Whoever’s not with us is against us, must be the motto of Ukrainian President Volodymyr Zelensky’s government.
Opposition politicians are carrying the brunt of their authorities’ wrath: they have proven they disagree with the current powers-that-be, and that alone makes them guilty as charged.
Former president of Ukraine Petro Poroshenko is the latest example: trying to cross the border from Ukraine into Poland, he was stopped and turned back.
The Ukrainian media, quoting sources at the State Customs Service of Ukraine, wrote the border guards reportedly did not want to take responsibility for deciding whether to let him leave the country. So, they didn’t.
Volodymyr Zelensky’s predecessor is currently facing treason charges in Kyiv.
Poroshenko was not trying to flee. He was prevented from leaving the country even though he had a valid travel letter from the parliament. The letter, signed by the Speaker, Ruslan Stefanchuk, confirms that Poroshenko is authorised to attend the NATO Parliamentary Assembly in Lithuania, Ukrainian politician Irina Gerashchenko wrote on Telegram.
While technically still a member of the Ukrainian parliament, the current government charged Poroshenko last December with treason. He was allegedly involved in the alleged scheme to buy coal from the Donbass separatists in 2014-15.
Another opposition politician, Viktor Medvedchuk, was placed under arrest earlier, allegedly for committing treason in dealings with Crimea.
Medvechuk’s Opposition Platform – For Life had just surpassed the ruling Servant of the People party in an opinion poll at the time of his apprehension.
While opposing both of the Donbass (Donetsk and Lugansk) breakaway eastern Ukrainian regions, Poroshenko was charged with illegal trade in coal between these two republics and Ukraine.
Poroshenko, Ukrainian authorities said, is suspected of being a part of a conspiracy to purchase coal from the breakaway republics Donetsk and Lugansk, with the estimated worth of goods traded amounting to some 1.5 billion hryvnias (nearly $55 million). The conspiracy allegedly included unspecified “representatives of the top leadership of the Russian Federation,” the State Bureau of Investigation (DBR, Державне бюро розслідувань) claimed.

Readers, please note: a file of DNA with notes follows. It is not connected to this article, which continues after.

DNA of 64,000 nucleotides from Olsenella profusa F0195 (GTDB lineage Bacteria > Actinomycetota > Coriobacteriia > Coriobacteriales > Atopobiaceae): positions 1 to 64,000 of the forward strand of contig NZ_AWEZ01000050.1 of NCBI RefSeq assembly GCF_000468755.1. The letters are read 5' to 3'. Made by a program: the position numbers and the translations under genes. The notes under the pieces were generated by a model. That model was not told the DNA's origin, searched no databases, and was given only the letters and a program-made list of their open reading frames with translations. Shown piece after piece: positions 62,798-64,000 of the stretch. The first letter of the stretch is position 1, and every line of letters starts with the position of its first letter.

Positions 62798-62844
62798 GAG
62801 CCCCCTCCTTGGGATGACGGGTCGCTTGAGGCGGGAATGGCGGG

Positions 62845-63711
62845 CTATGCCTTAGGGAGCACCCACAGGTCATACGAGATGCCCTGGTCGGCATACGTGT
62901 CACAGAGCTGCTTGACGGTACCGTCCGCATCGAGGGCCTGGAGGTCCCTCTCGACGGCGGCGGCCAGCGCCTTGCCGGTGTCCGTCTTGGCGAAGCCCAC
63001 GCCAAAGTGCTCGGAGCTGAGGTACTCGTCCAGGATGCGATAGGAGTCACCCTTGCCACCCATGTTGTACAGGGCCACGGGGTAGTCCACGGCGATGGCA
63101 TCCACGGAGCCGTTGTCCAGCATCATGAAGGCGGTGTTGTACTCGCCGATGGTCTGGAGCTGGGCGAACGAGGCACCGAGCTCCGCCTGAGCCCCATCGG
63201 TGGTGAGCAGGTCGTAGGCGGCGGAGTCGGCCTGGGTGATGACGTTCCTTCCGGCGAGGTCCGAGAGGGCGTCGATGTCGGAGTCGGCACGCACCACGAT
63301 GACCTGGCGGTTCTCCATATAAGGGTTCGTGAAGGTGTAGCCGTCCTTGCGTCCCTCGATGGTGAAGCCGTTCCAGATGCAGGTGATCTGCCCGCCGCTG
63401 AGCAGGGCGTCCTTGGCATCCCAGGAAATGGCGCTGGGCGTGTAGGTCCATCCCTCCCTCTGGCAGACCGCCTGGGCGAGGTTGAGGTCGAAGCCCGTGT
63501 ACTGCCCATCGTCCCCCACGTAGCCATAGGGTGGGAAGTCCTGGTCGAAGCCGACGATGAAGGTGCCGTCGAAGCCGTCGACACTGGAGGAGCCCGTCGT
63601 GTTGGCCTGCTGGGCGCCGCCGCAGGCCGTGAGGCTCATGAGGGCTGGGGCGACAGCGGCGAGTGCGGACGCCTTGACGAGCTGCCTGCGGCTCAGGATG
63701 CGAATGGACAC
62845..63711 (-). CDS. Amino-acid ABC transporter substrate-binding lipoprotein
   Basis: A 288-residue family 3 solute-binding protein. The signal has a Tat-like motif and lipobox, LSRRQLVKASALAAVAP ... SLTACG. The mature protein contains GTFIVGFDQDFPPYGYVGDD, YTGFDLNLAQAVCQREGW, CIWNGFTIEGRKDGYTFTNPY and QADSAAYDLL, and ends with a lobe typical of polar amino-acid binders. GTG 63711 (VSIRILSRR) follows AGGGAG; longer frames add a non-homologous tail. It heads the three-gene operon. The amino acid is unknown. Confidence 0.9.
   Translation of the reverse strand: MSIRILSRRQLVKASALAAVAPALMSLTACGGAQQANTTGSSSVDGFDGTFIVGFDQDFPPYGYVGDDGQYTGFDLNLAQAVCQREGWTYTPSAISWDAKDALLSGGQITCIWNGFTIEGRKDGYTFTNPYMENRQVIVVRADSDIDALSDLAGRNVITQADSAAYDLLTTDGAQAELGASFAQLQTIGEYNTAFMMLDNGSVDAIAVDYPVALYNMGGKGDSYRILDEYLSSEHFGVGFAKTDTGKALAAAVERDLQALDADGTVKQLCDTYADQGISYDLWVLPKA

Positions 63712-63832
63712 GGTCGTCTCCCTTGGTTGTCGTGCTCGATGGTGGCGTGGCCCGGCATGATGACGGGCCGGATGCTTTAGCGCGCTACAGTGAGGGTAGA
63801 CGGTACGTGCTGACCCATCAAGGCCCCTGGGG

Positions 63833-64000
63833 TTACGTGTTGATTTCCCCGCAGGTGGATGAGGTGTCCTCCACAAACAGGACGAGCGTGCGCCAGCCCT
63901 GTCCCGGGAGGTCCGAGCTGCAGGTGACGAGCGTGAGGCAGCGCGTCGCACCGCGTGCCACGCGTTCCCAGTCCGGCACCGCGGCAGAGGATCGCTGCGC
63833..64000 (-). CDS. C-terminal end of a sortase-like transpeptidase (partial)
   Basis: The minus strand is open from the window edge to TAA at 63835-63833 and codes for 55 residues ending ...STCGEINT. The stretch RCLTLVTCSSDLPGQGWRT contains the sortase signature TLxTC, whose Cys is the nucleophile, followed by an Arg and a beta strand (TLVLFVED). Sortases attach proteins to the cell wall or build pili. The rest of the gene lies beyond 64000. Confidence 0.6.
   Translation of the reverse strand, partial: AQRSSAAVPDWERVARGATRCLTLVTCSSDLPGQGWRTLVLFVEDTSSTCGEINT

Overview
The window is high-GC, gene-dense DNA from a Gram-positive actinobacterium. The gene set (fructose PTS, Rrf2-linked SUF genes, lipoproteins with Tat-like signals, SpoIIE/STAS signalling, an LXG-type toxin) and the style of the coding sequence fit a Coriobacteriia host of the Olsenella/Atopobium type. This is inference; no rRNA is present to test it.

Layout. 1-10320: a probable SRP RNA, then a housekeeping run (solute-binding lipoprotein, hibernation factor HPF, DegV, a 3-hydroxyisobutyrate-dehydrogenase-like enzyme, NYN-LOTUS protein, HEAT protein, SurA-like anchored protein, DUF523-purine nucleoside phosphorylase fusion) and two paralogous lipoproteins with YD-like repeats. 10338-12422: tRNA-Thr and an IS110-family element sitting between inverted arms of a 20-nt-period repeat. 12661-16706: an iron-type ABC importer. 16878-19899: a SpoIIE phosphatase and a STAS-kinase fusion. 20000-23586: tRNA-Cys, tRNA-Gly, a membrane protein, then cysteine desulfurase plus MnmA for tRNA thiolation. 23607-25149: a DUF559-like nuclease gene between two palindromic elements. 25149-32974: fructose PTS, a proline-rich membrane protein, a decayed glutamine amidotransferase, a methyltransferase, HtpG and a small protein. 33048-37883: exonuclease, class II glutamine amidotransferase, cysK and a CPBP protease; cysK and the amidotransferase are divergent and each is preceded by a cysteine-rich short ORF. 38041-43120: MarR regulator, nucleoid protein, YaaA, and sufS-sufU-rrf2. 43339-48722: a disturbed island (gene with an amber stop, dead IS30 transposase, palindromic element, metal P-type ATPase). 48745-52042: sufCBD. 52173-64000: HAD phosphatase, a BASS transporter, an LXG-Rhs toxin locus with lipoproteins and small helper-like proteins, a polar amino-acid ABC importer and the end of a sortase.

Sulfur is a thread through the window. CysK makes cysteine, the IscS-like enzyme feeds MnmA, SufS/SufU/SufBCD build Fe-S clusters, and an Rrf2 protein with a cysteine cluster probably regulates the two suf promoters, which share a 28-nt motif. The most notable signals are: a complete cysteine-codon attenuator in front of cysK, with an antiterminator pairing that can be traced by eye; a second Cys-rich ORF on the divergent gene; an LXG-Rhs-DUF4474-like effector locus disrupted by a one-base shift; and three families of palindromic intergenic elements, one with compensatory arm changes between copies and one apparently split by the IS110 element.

The current Ukrainian government considers the two breakaway republics terrorist organisations. That would mean that – if found guilty – Poroshenko could land behind bars for up to 15 years.
His ownership of the candy giant Roshen earned Poroshenko the nickname Chocolate King. During the 1990s, Poroshenko had put together a major business empire that includes shipyards and a TV channel. This outlet, he told the Washington Post, played a key role in the February 2014 Maidan coup d’état that ousted the elected President Viktor Yanukovich.
In the summer of 2014 and again in 2015, Poroshenko led “anti-terrorist operations” to crush the Donbass separatists by force. Both of these attempts would result in disasters for the Ukrainian military. Ukraine would then agree to a ceasefire mediated by Germany and France in Minsk.
Beset by scandals, Poroshenko lost the 2019 re-election bid in a landslide to Zelensky, who ran on a peace platform.
Zelensky’s government would return Ukraine to Soviet-era treatment of those who don’t like what the comedian-turned-politician is doing: as of May 1, 2022, his authorities have started at least 320 investigations of alleged treason, the Hindustan Times reports.
And that says it all. Ukraine’s fifth President Petro Poroshenko is stuck.